Los Angeles-based singer/songwriter Ella Collier took the stage at the Moroccan Lounge last week to celebrate the release of her Second Arrow EP, out now via Saint Rogue Records. Packed into the intimate venue was a lively crowd comprised of family, friends, and fans who’ve supported the burgeoning artist since she released her debut single, “Talk,” back in 2019. The audience was primed to watch Collier burn it down after openers KTJ & Carly and Ryan Mitchell — and she was all too happy to oblige.
The night revolved mainly around Collier’s performance of singles and unreleased songs off Second Arrow. Yet that didn’t stop her from sprinkling in some favorites from her Mood Swings EP, flaunting her dualities on the princess hype track “Cinderella” and the explosively frenetic “Chaos.”
Ultimately, the evening’s tone would be defined by the open-hearted candor that flows from Collier whenever she finds herself in front of a microphone. Between songs, she spoke earnestly about the reasons she started making music in the first place: to articulate and navigate her own emotions and personal experiences and help others do the same.
In many ways, the EP embodies much of what makes her music so evocatively alluring. On songs “Like a Lady” and “I Think I Might,” she agitates temptingly dark impulses with spellbinding swagger. The sentiment was quite contagious amongst the Moroccan Lounge audience, who ate up her sonic bravado with just as much enthusiasm.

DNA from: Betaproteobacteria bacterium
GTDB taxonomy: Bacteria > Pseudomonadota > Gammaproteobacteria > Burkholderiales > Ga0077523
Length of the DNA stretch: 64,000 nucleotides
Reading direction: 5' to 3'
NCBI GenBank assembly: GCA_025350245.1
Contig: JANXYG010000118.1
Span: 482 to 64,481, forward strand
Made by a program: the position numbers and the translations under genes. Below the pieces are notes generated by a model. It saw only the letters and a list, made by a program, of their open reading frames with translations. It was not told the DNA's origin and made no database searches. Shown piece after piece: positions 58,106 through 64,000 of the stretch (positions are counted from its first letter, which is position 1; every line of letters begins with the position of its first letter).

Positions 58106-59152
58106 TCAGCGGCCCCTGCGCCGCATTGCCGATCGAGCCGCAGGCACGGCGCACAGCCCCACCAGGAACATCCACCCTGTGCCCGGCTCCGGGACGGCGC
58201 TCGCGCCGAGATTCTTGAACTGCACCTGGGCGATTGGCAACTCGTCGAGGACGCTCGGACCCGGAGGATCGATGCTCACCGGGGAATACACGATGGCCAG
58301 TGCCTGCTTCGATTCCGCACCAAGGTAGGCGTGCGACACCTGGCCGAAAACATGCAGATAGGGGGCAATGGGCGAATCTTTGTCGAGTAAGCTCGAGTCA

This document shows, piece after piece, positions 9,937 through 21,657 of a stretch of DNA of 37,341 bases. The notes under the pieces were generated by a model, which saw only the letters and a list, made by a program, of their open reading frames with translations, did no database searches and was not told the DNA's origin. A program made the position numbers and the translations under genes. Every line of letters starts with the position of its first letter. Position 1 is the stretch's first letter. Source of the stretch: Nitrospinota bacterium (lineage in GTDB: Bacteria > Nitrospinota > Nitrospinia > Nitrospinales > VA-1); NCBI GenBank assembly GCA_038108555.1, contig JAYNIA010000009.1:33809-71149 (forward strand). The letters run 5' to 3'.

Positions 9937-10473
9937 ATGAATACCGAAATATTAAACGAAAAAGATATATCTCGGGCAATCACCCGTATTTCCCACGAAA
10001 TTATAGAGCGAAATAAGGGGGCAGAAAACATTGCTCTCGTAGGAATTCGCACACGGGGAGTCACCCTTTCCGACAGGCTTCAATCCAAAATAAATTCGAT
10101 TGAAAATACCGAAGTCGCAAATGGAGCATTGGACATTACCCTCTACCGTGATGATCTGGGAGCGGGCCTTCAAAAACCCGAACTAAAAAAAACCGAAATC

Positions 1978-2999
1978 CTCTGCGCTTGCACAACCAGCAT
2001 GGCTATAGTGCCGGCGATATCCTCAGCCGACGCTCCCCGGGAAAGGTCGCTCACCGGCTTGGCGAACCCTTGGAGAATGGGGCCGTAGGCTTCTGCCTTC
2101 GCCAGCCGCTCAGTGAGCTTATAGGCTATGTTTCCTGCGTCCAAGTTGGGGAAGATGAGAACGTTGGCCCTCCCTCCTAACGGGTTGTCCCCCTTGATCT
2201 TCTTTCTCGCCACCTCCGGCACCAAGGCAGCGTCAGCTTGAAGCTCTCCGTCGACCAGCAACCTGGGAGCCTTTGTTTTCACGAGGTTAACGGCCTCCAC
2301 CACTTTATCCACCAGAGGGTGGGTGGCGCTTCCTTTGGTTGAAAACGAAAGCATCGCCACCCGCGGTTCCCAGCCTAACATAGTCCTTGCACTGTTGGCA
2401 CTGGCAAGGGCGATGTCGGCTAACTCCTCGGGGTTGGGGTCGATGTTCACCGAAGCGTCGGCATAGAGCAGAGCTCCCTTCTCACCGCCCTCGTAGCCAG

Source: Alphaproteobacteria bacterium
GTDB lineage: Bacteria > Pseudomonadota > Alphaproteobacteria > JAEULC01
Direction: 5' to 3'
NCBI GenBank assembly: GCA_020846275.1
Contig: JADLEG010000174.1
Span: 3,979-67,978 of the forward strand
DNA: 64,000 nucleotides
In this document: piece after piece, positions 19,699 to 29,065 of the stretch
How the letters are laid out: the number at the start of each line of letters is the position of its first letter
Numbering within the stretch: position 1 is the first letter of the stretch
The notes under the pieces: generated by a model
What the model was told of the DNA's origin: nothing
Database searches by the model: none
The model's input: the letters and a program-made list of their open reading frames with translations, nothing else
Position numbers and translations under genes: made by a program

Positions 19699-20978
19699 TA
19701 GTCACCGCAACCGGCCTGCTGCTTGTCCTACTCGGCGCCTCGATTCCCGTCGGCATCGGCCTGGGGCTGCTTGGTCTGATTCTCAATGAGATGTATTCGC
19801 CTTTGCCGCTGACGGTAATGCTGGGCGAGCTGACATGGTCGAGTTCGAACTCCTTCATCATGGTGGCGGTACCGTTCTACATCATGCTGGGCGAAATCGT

For “Upgrade,” she rallied them around the track’s furious exasperation over a lover that’s become far too toxic to hold onto, while the resounding bass drops of “Hold Please” punctuated Collier’s commitment to her own growth.
But as she quickly pointed out near the end of the night, the songs across Second Arrow represent a complicated dichotomy of cause and effect. On the one hand, it’s easy and liberating to revel in the ardency of anger and retaliation.
On the other, it’s not always healthy to react so rashly. The EP’s title track embraces that sentiment with incisive clarity. It reveals the poignant introspections at the heart of her music, with Collier emerging from her set not just as a potent supplier of thrillingly cathartic pop but as a fiercely transfixing performer.